1

After looking at the options provided by Thesaurus.com (they had none; they didn't recognise the word), as well as those provided by the native thesaurus on DuckDuckGo, I'm looking for a word which can be used in place of or interchangeably with 'harmfulness'. Preferably, I would like to avoid the '-ness' convention altogether, though the only synonyms I've been able to come up with thusfar all end with '-ness'.

EDIT:

To clarify a couple of things that have come up since this question has been posted, the reason I'd like to avoid the '-ness' convention is that I'm writing an article for academic audiences, and the manipulation of words with technically-correct grammatical conventions to conform language in ways which are infrequent and bloated sounds sophomoric at best and pedestrian at worst.

An example of a sentence which uses the word in question would be this: "An analysis of the harmfulness of these poisons yielded a moderate cascade."

  • 1
    First, perhaps, you should explain to us the difference between "harmfulness" and "harm" (noun). They seem the same to me. – GEdgar Dec 15 '18 at 16:10
  • 2
    @GEdgar Harm refers to the effects of something which is harmful, whereas harmfulness describes the tendency of something to produce harm - to be harmful. – Sam Dec 15 '18 at 16:16
  • Use harmfulness in a sentence—and then explain what you think is wrong with it and why you want a different word. (Be sure to edit your question, not just provide this information in a comment.) Also, what's wrong with capacity for harm or potential for harm if it's just the -ness you don't like? – Jason Bassford Dec 15 '18 at 18:51
  • 2
    The explanation, provided in the edit, of why you want to avoid any word that ends in -ness is less than clear. You say that 'the manipulation of words with technically-correct grammatical conventions to conform language in ways which are infrequent and bloated sounds sophomoric at best and pedestrian at worst'. What exactly does that mean? What is being manipulated here? Conform the language to what? Why do you think that the words that end in -ness are 'infrequent and bloated'? – jsw29 Dec 16 '18 at 0:47
  • 2
    Your edited clarification seems to be saying that you don't think "harmfulness" is an appropriate word for academic use. But Google Scholar search yields about 42,800 results, so it looks like 'harmfulness' is a perfectly good choice. – Mark Beadles Dec 16 '18 at 1:08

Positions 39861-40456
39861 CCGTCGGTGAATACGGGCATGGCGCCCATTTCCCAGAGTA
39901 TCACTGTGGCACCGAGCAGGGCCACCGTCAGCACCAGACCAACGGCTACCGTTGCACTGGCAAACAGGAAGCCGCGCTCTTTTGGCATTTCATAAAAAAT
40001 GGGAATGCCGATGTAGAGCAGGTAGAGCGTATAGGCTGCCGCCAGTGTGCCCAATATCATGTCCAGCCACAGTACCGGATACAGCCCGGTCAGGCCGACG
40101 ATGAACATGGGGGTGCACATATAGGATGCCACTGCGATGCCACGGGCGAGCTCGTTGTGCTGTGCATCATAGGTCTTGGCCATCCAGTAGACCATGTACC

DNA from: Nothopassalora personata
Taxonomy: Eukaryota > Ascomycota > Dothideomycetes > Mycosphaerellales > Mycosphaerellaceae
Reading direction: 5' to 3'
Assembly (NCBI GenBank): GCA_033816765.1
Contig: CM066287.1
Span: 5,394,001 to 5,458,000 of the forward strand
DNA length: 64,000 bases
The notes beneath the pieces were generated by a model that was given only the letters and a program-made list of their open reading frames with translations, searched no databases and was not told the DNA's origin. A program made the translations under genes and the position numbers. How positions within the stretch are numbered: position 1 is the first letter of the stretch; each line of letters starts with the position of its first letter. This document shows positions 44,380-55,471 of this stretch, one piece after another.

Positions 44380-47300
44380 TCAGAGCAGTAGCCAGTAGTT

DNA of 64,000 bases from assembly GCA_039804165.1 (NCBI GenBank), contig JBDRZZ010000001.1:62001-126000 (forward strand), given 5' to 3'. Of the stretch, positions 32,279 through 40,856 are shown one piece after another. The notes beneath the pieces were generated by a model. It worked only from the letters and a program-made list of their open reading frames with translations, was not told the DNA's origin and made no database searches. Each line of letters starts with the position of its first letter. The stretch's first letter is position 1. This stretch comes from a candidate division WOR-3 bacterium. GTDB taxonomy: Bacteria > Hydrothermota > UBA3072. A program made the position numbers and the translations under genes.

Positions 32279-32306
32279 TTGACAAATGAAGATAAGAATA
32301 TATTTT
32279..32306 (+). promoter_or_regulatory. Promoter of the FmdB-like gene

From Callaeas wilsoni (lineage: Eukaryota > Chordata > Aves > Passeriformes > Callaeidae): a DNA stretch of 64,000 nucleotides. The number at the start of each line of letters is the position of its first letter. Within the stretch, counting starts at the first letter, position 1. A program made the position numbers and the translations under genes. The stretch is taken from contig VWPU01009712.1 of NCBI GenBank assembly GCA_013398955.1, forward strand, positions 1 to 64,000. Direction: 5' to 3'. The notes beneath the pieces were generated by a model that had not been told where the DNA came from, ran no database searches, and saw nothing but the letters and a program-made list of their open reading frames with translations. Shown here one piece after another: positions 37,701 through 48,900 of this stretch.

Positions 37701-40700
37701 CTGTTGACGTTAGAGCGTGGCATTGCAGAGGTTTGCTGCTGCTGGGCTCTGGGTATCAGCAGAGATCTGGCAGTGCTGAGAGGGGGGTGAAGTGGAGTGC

4

Why not use the case specific word ?
So in the case of poison its toxicity.
For another case another specific term.

2

"Harmfulness" has the advantage that it uses typical English conciseness in adding suffixes to indicate a more complex and wordy epithet, in this case the degree to which something has the capacity to cause harm. However, if you're after a synonym, the closest would be:

virulence
noun

the quality or state of being virulent

virulent
adjective

  1. a : marked by a rapid, severe, and destructive course
    a virulent infection
    b : able to overcome bodily defensive mechanisms : markedly pathogenic
    virulent bacteria

  2. : extremely poisonous or venomous

[Merriam-Webster]

Definition 2 of virulent would seem to apply exactly in your example:

"An analysis of the virulence of these poisons yielded a moderate cascade."

1

How about potency

1a : force, power

b : the quality or state of being potent

c : the ability or capacity to achieve or bring about a particular result

(see definition 1c, Marriam-Webster)

as in the capacity to do harm, or simply harm?

As in

An analysis of the potency of these poisons yielded a moderate cascade.

or

An analysis of the (potential) harm of these poisons yielded a moderate cascade.

The former would work for any chemical, the latter may imply other types of harm, e.g. it's harm towards the environment during manufacture.

  • I'm terribly sorry, I hope this is more concise. – A Lambent Eye Dec 15 '18 at 23:32
  • Like so? I've seen a few good ones, but I still need some practice to internalise the procedure, I think. – A Lambent Eye Dec 15 '18 at 23:50
  • It's best to quote the definition rather than rely on a link, since (a) links aren't always permanent, and (b) the information should be immediately available to the user rather than requiring a further click. Here's two recent answers of mine as examples: one and two. Formatting isn't so important (and is a bit tricky for indents and sub-points), it's the content that we're looking for. :-) – Chappo Dec 15 '18 at 23:55
  • Oh I see, haven't seen that before, thank you very much. – A Lambent Eye Dec 15 '18 at 23:57

Your Answer

By clicking “Post Your Answer”, you agree to our terms of service, privacy policy and cookie policy

Not the answer you're looking for? Browse other questions tagged or ask your own question.